DWTS is my guilty pleasure, too. Laila Ali is hot – she’s definitely the kind of feisty I would love to be!

I dunno – Ian Ziering seems a little too smug to me, as does Joey Fatone. Apollo (the speed skater guy) is growing on me & I love that he & his partner seem to have some real chemistry. Unlike Billy Ray Cyrus & the sourpuss he’s stuck with.

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Joy • April 5, 2007 at 12:08 pm

Many years ago I worked for Estee Lauder – when Paulina was in all their ads. I happened to meet her once and she seemed like a really lovely person. No ego trip at all, very natural and sweet. I was sad to see her leave Dancing with the Stars.

But my fingers are crossed for Laila Ali – great confidence, attitude and she’s gorgeous, just like her dad!

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Nina • April 5, 2007 at 12:54 pm

I love this show – BUT, especially during the earlier episodes, I insist on tivoing it before I watch it. Even if I’m home and wanting to watch TV, I wait, because there are some parts that are so boring, or just terrible dancing that I have to fast forward through them. Not to mention the MUSIC! ack! the worst cover band ever – I often have to watch it on mute so my sweetheart doesn’t hurl the tv out the window.

I agree Laila Ali is awesome. I worry a little about the “Emmitt factor” – Mario was a better dancer,but emmit was more personable and looked more like he was having fun. Laila needs to loosen up a little, and then she’s my pick to win the whole thing.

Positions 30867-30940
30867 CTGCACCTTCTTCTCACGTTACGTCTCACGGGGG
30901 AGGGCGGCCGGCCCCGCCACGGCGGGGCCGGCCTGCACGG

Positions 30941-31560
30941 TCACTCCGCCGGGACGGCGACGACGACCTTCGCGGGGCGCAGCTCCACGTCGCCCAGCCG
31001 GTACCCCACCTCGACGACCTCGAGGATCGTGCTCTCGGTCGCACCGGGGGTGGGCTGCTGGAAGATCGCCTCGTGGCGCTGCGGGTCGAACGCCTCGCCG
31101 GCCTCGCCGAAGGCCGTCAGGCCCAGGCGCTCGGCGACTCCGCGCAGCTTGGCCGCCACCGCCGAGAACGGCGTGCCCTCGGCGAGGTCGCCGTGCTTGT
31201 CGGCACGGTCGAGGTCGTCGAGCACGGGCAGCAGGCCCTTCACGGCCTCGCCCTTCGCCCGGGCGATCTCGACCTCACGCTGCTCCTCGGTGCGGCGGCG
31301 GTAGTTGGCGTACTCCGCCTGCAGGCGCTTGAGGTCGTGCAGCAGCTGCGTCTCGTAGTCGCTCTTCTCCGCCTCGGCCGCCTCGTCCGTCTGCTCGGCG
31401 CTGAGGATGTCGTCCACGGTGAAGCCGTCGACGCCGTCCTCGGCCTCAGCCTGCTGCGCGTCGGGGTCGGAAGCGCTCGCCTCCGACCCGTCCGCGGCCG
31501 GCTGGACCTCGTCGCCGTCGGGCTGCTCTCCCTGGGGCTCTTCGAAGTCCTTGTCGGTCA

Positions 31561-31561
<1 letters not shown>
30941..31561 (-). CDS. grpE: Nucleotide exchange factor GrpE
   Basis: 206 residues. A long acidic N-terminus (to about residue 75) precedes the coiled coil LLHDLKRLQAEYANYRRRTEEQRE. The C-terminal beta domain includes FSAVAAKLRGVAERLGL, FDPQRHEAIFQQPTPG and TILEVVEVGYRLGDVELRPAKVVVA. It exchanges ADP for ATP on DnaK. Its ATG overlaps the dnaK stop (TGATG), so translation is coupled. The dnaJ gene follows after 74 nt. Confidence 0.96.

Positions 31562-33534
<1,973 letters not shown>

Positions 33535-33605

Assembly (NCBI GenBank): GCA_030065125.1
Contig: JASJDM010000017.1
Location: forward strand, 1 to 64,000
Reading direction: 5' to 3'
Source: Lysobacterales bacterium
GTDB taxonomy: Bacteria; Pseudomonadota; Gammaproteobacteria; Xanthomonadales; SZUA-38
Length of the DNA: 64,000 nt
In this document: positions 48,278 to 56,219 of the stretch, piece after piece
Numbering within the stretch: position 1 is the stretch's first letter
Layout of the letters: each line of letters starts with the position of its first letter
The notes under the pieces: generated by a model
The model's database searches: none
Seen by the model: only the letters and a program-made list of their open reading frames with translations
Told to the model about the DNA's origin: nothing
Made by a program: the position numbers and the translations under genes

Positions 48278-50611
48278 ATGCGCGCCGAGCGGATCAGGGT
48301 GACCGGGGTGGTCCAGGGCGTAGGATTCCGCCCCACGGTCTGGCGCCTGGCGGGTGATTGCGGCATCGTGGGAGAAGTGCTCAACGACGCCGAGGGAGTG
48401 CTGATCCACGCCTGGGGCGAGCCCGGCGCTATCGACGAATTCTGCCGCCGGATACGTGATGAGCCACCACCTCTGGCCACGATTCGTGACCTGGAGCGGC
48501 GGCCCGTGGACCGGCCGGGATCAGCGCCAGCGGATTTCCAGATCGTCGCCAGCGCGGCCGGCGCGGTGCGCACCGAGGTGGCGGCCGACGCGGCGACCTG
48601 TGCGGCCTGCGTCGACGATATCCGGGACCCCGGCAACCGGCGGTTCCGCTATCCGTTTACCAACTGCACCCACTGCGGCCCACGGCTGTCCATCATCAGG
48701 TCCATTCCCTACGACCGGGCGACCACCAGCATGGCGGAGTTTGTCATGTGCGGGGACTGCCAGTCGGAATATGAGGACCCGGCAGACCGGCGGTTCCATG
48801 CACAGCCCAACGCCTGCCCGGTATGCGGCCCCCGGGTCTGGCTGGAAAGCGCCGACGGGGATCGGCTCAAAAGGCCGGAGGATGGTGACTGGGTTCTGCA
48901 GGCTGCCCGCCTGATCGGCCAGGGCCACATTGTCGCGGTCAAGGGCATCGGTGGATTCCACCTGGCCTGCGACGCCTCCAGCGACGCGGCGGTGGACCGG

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jae • April 5, 2007 at 3:57 pm

I just was telling my hubby the other day that I would love to have Laila Ali’s body. I don’t think I could be that dedicated though, so it will be just a dream. ~j

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Jane • April 5, 2007 at 5:17 pm

I think Laila is a gorgeous woman, but my heart’s with Apolo. He’s a homey, after all. And, as my partner pointed out, he has a very pleasant aura, though I’m not sure his speed-skating rivals would agree.

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K • April 5, 2007 at 6:45 pm

PQ – you rawk. (Hiss of air freshener.)

You’re right about Laila Ali… her arms look fabulous. As I write this, I can see some poor neglected dumbbells eyeballing me…

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:) • April 5, 2007 at 7:47 pm

pea-queue, you HAVE to start watching Work Out on Bravo. Tues at 10. It is my new OBSESSION.